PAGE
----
If you thought great white sharks were terrifying, think again.

One diver filmed a shark rarely seen in the deep blue known as the Greenland shark, capturing a video of one of the largest species of shark which feeds on polar bears and can live up to 200 years.

A marine wildlife photographer, 59-year-old Doug Perrine of Hawaii, ventured into the St. Lawrence River in North America where Greenland sharks sometimes visit. Perrine was brave enough to come within a few feet away in order to film the 23-foot long shark.

Perrine evoked memory of his encounter with the Greenland shark, which dwells nearly 2,000 feet below the surface where water is less than one degree Celsius, to the Daily Mail.

I was amazed because most sharks are very shy of divers and tend to avoid the sound of scuba bubbles, but these these were attracted to the sound. They even swam closer to investigate. he told the Daily Mail. These sharks were very placid and curious. They are much calmer than other sharks -- they have an almost goofy, comical appearance.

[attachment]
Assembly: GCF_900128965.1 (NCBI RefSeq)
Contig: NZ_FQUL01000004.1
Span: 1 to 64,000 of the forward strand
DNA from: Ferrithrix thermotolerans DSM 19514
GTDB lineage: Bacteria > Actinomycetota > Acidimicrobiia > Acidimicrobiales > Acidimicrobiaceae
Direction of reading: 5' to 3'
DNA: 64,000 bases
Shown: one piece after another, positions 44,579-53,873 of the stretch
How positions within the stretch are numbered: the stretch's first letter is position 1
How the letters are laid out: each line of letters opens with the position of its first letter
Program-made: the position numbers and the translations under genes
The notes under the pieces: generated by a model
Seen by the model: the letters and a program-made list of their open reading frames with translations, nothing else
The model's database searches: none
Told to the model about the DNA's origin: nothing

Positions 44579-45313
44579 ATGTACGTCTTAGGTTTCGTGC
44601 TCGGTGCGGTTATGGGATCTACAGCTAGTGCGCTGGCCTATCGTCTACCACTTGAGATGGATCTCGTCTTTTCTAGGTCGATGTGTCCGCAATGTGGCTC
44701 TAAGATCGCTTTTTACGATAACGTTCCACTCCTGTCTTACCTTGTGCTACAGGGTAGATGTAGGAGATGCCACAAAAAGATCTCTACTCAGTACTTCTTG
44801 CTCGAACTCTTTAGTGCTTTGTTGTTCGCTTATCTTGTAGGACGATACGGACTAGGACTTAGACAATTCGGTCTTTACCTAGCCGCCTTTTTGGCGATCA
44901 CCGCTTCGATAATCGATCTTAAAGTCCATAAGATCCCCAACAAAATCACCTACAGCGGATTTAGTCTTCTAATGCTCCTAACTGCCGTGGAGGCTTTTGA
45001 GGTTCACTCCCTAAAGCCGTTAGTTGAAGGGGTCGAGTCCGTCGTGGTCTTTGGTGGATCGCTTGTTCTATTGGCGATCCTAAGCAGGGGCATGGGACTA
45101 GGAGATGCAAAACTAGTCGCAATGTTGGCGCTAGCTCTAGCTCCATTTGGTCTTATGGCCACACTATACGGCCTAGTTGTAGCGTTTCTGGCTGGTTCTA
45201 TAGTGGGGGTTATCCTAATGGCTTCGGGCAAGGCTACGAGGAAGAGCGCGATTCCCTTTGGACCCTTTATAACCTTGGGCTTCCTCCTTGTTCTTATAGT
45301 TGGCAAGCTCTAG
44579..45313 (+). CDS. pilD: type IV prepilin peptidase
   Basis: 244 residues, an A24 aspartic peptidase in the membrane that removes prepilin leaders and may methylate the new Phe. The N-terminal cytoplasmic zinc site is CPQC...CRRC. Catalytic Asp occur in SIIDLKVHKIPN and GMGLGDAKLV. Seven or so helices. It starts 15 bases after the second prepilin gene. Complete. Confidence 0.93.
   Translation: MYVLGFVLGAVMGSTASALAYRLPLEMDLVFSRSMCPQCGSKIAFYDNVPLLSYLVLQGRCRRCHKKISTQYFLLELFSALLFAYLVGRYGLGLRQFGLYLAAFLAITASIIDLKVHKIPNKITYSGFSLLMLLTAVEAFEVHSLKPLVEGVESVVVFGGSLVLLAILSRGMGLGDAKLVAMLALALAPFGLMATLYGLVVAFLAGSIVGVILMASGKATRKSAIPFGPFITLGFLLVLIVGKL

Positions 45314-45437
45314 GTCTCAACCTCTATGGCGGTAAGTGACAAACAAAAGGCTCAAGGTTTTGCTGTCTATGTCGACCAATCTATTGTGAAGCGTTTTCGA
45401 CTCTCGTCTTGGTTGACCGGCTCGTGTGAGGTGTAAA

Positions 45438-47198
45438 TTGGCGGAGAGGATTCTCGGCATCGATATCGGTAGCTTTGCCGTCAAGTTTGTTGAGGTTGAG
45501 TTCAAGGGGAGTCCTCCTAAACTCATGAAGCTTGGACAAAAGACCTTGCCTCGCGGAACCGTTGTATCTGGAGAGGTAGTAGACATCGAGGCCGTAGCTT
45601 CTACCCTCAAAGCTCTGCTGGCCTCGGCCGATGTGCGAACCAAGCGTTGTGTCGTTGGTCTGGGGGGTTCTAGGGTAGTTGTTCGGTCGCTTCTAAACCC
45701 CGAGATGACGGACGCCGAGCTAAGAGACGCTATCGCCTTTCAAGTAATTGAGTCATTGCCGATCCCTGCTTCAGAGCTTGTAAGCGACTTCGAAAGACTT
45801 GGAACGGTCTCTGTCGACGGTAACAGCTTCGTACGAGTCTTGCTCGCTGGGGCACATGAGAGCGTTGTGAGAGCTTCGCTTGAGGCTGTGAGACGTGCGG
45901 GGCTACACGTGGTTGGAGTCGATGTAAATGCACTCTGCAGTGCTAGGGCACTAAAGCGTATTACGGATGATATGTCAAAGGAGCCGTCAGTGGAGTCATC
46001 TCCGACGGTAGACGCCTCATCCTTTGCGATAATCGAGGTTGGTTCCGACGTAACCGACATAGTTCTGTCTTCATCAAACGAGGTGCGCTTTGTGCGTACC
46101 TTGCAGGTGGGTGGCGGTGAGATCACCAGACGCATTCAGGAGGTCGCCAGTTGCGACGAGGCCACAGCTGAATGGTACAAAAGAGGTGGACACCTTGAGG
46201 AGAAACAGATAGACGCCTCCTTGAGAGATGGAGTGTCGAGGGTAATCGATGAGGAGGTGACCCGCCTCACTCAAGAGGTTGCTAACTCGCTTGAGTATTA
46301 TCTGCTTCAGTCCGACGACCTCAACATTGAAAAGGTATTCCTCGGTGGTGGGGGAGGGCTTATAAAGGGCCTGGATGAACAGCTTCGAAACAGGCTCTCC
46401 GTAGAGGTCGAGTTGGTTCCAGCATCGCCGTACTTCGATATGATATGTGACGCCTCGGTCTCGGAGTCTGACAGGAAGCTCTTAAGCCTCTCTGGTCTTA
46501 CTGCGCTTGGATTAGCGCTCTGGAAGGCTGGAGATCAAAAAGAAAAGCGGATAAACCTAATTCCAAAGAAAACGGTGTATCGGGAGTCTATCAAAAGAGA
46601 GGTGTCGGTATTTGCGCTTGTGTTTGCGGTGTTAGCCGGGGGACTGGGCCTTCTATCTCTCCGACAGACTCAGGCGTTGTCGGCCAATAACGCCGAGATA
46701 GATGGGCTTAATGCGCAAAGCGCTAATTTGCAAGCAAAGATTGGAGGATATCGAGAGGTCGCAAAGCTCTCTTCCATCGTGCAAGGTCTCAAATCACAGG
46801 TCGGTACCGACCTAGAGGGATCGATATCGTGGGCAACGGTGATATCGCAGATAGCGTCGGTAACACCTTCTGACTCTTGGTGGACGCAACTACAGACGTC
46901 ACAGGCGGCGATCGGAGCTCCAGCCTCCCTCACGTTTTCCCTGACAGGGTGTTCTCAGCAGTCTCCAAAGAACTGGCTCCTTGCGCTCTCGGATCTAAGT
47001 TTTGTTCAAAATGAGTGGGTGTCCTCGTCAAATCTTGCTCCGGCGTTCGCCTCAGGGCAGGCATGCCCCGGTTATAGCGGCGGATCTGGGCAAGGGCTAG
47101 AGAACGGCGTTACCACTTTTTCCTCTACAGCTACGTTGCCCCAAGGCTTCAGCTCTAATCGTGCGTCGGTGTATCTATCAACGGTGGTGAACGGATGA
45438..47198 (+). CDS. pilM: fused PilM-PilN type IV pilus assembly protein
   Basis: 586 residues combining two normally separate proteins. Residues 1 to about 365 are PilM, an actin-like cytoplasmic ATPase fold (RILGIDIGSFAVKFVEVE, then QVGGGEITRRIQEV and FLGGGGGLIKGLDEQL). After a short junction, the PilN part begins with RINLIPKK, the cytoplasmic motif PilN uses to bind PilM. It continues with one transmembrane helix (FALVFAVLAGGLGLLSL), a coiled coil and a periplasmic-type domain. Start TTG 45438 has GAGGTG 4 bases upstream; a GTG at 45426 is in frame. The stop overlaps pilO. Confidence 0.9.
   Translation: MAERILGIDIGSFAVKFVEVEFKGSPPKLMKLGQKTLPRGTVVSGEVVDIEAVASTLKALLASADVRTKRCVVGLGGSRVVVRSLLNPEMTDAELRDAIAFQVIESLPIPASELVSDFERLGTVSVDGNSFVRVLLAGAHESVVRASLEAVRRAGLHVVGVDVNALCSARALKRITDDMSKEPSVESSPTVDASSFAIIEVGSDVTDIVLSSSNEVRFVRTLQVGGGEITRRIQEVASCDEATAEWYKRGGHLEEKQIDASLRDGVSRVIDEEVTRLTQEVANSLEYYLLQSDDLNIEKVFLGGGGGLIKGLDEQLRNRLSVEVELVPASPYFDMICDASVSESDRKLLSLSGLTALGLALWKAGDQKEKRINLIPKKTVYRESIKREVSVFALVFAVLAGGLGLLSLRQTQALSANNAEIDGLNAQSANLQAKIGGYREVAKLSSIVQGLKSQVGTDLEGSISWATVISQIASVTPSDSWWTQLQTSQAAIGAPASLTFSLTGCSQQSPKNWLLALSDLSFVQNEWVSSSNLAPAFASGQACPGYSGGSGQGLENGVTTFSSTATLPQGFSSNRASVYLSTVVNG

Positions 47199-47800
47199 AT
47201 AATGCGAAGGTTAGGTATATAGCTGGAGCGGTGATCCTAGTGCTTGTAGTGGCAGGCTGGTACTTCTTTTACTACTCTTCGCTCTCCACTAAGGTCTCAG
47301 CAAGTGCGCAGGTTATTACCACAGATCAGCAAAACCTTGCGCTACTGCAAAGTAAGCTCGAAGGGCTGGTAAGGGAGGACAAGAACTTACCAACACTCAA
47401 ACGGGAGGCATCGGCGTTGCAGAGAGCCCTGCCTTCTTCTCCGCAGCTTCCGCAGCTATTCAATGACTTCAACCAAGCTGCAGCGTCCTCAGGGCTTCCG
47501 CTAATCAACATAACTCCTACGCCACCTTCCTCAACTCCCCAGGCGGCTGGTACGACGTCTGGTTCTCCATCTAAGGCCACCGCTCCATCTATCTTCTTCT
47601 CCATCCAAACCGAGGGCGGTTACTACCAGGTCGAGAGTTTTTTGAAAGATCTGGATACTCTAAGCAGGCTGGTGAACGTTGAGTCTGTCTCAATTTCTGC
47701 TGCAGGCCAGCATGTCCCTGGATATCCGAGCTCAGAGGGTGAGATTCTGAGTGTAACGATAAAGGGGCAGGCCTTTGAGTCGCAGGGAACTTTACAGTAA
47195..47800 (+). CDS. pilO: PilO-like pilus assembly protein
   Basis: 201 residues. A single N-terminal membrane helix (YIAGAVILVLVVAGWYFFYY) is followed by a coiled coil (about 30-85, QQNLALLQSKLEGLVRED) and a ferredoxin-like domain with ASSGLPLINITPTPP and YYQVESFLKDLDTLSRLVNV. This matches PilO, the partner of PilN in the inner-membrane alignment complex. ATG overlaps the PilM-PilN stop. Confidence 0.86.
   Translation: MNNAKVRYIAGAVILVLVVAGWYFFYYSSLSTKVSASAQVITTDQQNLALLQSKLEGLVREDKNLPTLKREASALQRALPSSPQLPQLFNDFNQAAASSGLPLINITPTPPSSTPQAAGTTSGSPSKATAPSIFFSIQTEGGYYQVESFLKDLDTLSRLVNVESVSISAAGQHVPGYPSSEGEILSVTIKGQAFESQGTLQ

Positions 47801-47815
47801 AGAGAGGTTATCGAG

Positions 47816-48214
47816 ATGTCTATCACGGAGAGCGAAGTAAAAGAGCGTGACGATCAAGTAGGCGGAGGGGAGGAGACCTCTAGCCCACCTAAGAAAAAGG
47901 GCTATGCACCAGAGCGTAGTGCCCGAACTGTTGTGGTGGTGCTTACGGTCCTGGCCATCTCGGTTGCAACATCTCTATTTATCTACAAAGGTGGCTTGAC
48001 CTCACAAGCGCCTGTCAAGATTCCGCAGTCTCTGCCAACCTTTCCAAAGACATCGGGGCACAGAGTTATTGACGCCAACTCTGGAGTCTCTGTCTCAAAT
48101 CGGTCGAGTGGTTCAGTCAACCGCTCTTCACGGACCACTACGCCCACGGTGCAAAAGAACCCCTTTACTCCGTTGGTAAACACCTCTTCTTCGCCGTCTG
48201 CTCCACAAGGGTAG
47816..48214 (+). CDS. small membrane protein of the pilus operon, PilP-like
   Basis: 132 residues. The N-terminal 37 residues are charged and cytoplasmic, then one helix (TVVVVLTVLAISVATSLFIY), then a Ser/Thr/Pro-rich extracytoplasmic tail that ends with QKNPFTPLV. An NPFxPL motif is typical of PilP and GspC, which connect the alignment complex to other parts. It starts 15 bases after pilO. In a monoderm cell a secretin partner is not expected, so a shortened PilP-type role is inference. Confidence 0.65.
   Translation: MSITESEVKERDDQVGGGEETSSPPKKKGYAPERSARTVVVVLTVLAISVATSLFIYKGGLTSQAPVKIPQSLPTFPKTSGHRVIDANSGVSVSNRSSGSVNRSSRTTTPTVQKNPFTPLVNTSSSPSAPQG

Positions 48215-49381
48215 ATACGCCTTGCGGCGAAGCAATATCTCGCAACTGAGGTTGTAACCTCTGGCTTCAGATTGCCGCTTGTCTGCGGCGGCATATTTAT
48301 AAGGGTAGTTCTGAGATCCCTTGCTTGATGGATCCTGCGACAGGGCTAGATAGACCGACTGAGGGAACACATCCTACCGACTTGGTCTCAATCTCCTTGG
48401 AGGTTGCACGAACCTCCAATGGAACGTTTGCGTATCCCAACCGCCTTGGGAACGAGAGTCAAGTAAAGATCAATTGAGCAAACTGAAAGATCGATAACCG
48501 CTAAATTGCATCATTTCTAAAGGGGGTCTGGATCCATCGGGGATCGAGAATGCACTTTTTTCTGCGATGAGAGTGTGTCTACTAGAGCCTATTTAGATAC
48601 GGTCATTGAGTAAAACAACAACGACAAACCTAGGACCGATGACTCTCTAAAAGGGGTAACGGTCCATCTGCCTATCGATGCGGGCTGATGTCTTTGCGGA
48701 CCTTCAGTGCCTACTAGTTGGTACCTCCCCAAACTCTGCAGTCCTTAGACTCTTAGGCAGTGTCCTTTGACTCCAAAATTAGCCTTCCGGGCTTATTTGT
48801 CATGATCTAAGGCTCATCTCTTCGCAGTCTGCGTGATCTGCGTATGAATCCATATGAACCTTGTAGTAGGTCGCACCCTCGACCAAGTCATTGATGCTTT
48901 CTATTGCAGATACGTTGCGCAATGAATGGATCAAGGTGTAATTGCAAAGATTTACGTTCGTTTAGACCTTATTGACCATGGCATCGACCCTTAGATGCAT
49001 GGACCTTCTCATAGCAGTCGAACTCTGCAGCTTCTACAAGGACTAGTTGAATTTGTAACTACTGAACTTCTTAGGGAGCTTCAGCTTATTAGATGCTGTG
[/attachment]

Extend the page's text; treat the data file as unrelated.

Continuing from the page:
In photos snapped by Perrine, the Greenland shark almost seems like it is smiling at the diver. Fascinated by his sighting, Perrine proceeded closer.

When I moved in closer to get a better shot, they did not flee but continued on their way at a steady pace, he said. The sharks were able to satisfy their curiosity about me by approaching to the limit of visibility at about six metres distance.

At just a few feet away, Perrine said he was not afraid of the creature, though it has a reputation for eating entire polar bears and reindeer.

The sharks are known to prey on large seals but I never felt threatened, Perrine said, adding the Greenland sharks swim in quite a lazy fashion.

Perrine founded SeaPics.com, an outlet to showcase his own marine photography along with photos from others. Perrine was named BBC Wildlife Photographer of the Year in 2004 and has shark photographs featured in Sharks of the Deep Blue on Discovery Channel's infamous Shark Week in 1999.

While Perrine was merely frolicking to snap their photo, Greenland sharks are typically hunted by residents of Iceland and Greenland in order to make boots from their skin and Hakari, the national dish of Iceland, from their flesh.